Firstly, you brought it up initially. Secondly, NE Asians tend to be the product of NE Asian cultures, these cultures place a strong emphasis on academic achievement in respectable fields of study. Do you deny the reality of Asians tending to do well in those fields of study? If not, then stop the sophistry, there’s obviously a common thread, whether it’s genetic or cultural is for another discussion. But the fact remains (clutch tightly to your pearls and find your fainting couch before you read this)…………. ………………… ………….. there does exist a certain tendency within a group. *gasp*

                  2. How would you feel if I made assumptions about you based on the arguments you are presenting here? Should I just automatically assume you are dumb redneck? Or that you have no culture? Or that probably haven’t read a book in quite a while? Or that you eat nothing but fast food? That would be pretty stupid, wouldn’t it?

                    1. How would you feel if I made assumptions about you based on the arguments you are presenting here?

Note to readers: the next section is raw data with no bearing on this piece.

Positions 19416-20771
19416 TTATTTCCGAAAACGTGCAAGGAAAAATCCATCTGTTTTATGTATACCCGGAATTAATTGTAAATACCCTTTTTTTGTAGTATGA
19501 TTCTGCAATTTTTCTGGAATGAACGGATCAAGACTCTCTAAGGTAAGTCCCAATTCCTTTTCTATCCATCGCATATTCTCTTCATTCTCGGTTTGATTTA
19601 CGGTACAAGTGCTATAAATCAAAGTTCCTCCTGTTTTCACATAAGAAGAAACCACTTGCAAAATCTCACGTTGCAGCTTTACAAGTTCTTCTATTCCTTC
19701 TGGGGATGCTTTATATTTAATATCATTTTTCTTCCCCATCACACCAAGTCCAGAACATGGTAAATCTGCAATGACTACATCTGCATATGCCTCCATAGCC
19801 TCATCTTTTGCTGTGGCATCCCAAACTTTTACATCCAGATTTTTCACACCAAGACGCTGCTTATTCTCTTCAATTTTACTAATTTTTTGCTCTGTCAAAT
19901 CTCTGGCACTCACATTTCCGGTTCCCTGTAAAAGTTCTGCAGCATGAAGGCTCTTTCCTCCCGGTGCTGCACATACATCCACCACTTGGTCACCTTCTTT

Emotionally devastated, surely.

                      Should I just automatically assume you are dumb redneck?

                      You think that is the same thing as stating an empirical fact that NE Asians tend to perform well relative to other groups in STEM fields and STEM training?

                      Or that you have no culture?

                      I have yet to meet a human being that doesn’t have one. So no.

                      Or that probably haven’t read a book in quite a while? Or that you eat nothing but fast food? That would be pretty stupid, wouldn’t it?

                      Since there you have no data, empirical or even anecdotal, yes that would be stupid.

                      Maybe you should take a break from making analogies for a while. You need more practice.

          3. I agree with you 100%. I just wish the discourse on Islam focused on the ideas, rather than trashing the people who haven’t done anything wrong. Too often, the discussion leads to KEEP ALL THE MUSLIMS OUT or some such nonsense.

            People are free to believe whatever they wish. Communism, Islam, Christianity, feminism, radical anarcho-libertarianism, whatever. If someone wants to come here, whatever their reason, whatever they believe, as long as they will make this country a better place (broadly defined), I’m all for it.